Open Christianity

Answers and Questions from the Church Times
from Church Times

At Cork Unitarian Church we describe Open Christianity as the religious context where we are free to follow the example and teachings of Jesus based on our own informed conscience. 

In our culture, Christianity has shaped the views of both believers and non-believers and it is deeply imbedded in our language, history, art, philosophy, and literature. It is a central place of reference for our understanding of the divine and our ability to communicate with each other about it. It is foundational to our church.

While our church’s means of articulating spirituality is deeply informed by Christianity, we also see spirituality as being an innately human quality and not being derived from any one particular religion. We embrace spiritual wisdom from all religious traditions that lead us to a greater sense of meaning, purpose, and connectedness. For us, no one source of religious teaching has a monopoly on either goodness or godness. 

At Cork Unitarian Church we see the life and teachings of Jesus being important as they can assist us in: 

  • Actively seeking greater closeness with God
  • Seeing that presence of God in each other as a positive force for shaping our human interactions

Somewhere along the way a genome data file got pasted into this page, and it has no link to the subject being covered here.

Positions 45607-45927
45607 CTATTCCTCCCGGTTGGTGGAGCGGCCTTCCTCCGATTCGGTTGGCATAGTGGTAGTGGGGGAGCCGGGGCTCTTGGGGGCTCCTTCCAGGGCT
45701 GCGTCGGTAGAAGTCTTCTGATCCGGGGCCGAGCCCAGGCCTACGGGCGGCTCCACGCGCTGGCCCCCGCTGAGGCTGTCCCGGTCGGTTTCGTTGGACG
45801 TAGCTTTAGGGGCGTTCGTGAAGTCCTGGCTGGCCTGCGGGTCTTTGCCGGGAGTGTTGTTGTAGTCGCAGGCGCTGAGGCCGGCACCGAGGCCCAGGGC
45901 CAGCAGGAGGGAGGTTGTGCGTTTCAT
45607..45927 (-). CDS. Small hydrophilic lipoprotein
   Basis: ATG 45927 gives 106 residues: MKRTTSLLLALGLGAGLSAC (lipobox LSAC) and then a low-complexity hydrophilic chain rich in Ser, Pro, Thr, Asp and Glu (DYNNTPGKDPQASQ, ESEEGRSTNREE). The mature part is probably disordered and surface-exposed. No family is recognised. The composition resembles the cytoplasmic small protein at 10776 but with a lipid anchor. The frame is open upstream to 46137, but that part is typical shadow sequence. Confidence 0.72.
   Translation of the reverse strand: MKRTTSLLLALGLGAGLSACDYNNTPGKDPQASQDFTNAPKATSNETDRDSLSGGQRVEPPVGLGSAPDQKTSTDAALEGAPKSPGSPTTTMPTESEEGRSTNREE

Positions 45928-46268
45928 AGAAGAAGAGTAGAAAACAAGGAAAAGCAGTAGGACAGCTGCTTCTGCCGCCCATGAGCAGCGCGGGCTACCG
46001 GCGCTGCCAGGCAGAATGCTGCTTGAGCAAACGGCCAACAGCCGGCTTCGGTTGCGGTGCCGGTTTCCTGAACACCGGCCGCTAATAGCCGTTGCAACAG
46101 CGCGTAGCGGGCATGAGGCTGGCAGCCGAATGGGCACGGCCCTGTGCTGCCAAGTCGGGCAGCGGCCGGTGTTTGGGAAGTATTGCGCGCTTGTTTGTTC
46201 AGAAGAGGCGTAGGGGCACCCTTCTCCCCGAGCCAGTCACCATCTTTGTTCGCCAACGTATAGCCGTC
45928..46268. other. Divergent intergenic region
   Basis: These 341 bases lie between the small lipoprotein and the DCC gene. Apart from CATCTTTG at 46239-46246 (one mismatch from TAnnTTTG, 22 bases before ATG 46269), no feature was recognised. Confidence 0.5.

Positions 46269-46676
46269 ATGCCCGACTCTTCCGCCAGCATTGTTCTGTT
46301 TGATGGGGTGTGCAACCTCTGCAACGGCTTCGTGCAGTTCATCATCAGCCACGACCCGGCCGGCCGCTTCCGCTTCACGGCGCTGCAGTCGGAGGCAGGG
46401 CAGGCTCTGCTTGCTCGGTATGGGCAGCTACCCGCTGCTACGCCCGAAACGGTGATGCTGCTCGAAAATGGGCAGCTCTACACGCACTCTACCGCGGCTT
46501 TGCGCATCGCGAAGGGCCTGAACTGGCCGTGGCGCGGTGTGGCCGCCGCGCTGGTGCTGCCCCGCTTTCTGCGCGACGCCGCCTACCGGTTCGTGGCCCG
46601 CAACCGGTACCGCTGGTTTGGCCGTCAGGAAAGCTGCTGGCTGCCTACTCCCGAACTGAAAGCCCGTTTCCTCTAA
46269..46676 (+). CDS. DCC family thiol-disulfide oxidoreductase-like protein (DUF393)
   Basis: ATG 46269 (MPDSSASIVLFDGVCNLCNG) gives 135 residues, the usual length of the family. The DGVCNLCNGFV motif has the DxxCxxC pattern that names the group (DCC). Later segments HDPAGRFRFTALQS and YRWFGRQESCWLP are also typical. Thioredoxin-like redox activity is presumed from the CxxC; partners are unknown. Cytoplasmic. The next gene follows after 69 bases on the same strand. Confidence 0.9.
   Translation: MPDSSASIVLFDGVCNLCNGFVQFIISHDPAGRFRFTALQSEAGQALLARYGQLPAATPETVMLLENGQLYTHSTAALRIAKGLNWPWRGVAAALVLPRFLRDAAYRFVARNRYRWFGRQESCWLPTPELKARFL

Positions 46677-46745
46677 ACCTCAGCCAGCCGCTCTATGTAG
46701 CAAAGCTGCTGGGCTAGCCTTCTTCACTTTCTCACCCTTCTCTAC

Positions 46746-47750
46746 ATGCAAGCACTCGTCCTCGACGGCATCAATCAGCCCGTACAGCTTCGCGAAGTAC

• Appreciation of the centuries of Abrahamic religious traditions, leading up to and following Jesus, as being illustrative of the diversity and evolution of human approaches to spiritual discernment 

Our church’s approach to the teaching of Jesus is “open” because: 

  • We are open to the reality that we are all on different paths, and we are each at different places along those paths. Therefore Jesus’ Gospel message will be heard differently by each of us
  • We are open to the existence of different teachings and practices within the larger Christian community and its diverse traditions
  • We are open to individually accept or reject for ourselves those any of those different teachings and practices
  • We are open to useful expressions of spirituality that come from other secular and religious sources